36 RENEWABLE ENERGY POLICIES IN A TIME OF TRANSITION HEATING AND COOLING 02

36 renewable energy policies in a time of transition

This preview shows page 36 - 38 out of 112 pages.

36
Background image
RENEWABLE ENERGY POLICIES IN A TIME OF TRANSITIONHEATING AND COOLING 02Policy instrumentStrengthsLimitationsTargets (generic or technology- or fuelspecific)Provides clear direction of travel; sends signals to consumers and industry.Not effective on their own; need policy measures for implementation.Financial incentives (e.g.grants, tax credits and investment subsidies)Improves the competitiveness of renewable heat compared with fossil fuels, can help address barrier of higher capital costs.Support levels subject to frequent changes due to shifting political priorities.Heat generation-based incentives (similar to feed-in tariffs)Provides support over a long period of time.Can entail high cumulative costs; does not deal with issue of high upfront costs.Carbon or energy taxes(with exemptions for renewables)Serves as important price signal; deals with externalities; can be ratcheted up over time.Politically difficult to implement; exemptions often given to certain industries, making them less effective.Renewable portfolio standards (quota for renewable heat)Provides certainty over deployment levels.Generally much less ambitious for heat than for electricity.Mandates, often technology-specific (e.g.requiring installation of solar water heaters)Mandatory; provides greater certainty of increased deployment.Mostly for new-build only, thus covering limited share of heat demand.Building codes(setting energy performance requirements, including for renewables)Provides an opportunity to align energy efficiency with renewable heat requirements.Mostly for new-build only, thus covering limited share of heat demand; rarely applied to existing buildings.Ban on fossil fuel heating optionsMandatory; provides greater certainty of success.Suitable alternatives must be availableInformation(e.g.awareness campaigns and labelling)Essential for creating awareness about options, costs and benefits.Most effective when done as part of personalised energy advice which is expensive to deliver.Standards and certificationImportant for supply chains and increasing consumer confidence.Unlikely to result in much deployment without financial incentives.Capacity building (e.g.installer training)Important for supply chains.Unlikely to result in much deployment on their own.Demonstration (pilot) projectsImportant for testing local suitability.Unlikely to result in much deployment on their own.Table 2.3.Strengths and limitations of policy instruments used to promote the use of renewables to produce heat2.7.CONCLUSIONSRenewables for heating and cooling have received much less policy attention than for electricity. There has been a steady, if slow, growth in the global share of renewables used to meet the demand for heat in recent years, reaching 9% in 2015, but the pace is much slower than the growth in renewable electricity (IEA, 2017a).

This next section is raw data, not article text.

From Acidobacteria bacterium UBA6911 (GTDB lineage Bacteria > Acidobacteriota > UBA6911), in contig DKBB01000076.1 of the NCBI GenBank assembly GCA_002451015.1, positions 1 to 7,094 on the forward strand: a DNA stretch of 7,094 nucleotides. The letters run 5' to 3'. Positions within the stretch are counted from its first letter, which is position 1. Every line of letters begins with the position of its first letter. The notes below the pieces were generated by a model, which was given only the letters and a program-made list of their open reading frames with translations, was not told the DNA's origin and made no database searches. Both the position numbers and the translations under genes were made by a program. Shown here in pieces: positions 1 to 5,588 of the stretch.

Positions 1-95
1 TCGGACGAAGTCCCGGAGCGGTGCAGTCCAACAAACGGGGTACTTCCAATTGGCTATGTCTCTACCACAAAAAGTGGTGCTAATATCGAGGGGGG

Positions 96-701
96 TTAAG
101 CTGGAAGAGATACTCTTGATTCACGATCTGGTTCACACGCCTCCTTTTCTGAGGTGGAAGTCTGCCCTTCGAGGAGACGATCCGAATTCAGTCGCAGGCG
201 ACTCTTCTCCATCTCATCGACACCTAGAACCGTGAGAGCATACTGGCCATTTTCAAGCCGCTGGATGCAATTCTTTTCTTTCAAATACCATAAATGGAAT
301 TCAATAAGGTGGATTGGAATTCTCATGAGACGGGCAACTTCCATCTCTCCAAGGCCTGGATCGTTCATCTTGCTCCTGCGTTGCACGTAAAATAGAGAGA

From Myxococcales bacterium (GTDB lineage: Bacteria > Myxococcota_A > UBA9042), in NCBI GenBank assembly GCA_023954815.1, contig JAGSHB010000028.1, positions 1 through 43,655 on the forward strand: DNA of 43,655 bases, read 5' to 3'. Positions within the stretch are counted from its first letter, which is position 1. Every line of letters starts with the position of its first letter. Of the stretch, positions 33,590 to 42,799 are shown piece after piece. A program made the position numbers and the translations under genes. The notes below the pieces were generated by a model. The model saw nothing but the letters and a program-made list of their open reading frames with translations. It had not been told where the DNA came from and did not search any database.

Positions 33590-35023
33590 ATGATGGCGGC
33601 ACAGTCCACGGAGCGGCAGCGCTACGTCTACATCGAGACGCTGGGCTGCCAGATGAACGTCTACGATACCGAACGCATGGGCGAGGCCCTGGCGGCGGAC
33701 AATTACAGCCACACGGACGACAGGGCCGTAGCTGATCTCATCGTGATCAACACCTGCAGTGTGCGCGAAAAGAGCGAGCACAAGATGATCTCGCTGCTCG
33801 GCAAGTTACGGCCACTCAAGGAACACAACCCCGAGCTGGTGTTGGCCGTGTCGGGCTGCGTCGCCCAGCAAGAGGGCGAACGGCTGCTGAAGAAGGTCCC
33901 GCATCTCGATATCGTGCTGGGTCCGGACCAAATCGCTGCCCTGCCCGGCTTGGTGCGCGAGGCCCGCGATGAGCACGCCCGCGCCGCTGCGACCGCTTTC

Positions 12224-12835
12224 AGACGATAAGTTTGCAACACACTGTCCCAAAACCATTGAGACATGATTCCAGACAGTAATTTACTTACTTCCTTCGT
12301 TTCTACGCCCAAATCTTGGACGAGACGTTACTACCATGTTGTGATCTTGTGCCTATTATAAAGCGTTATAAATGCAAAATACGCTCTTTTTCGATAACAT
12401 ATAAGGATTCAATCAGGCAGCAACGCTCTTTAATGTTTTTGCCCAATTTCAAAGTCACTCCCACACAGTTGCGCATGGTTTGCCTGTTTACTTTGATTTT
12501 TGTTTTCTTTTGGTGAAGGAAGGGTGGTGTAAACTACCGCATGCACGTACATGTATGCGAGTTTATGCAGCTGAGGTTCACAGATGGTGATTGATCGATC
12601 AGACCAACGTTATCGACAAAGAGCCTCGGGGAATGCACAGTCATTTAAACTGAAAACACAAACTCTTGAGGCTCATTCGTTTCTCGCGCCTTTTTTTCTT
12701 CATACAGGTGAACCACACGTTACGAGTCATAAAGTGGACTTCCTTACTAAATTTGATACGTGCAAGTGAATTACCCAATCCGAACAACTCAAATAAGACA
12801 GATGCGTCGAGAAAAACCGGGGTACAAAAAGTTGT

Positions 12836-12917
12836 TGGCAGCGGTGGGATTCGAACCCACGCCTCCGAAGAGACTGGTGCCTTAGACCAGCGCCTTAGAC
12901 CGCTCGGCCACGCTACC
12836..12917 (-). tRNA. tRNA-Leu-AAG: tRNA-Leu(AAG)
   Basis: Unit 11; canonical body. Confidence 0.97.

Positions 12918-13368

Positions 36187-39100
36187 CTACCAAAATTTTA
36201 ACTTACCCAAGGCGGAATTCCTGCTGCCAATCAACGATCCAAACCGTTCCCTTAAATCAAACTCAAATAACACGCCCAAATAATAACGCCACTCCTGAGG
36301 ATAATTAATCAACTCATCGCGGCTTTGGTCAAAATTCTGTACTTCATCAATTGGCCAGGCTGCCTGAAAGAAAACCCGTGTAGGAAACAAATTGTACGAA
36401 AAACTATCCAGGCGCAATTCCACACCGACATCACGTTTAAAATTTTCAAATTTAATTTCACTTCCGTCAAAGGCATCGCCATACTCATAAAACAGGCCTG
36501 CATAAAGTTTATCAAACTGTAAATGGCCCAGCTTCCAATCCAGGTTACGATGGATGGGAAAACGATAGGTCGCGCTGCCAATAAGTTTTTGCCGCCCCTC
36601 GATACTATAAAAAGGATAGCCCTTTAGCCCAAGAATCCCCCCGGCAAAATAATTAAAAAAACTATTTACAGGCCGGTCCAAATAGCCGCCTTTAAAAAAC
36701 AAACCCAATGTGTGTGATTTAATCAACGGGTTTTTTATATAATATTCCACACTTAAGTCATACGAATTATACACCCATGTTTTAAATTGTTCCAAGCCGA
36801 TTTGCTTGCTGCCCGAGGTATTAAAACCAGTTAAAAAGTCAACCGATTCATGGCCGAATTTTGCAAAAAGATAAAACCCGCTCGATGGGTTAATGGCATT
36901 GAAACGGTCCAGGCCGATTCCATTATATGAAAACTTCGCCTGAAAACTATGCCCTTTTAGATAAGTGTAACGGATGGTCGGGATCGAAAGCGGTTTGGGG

Background image
Image of page 38

You've reached the end of your free preview.

Want to read all 112 pages?

  • Left Quote Icon

    Student Picture

  • Left Quote Icon

    Student Picture

  • Left Quote Icon

    Student Picture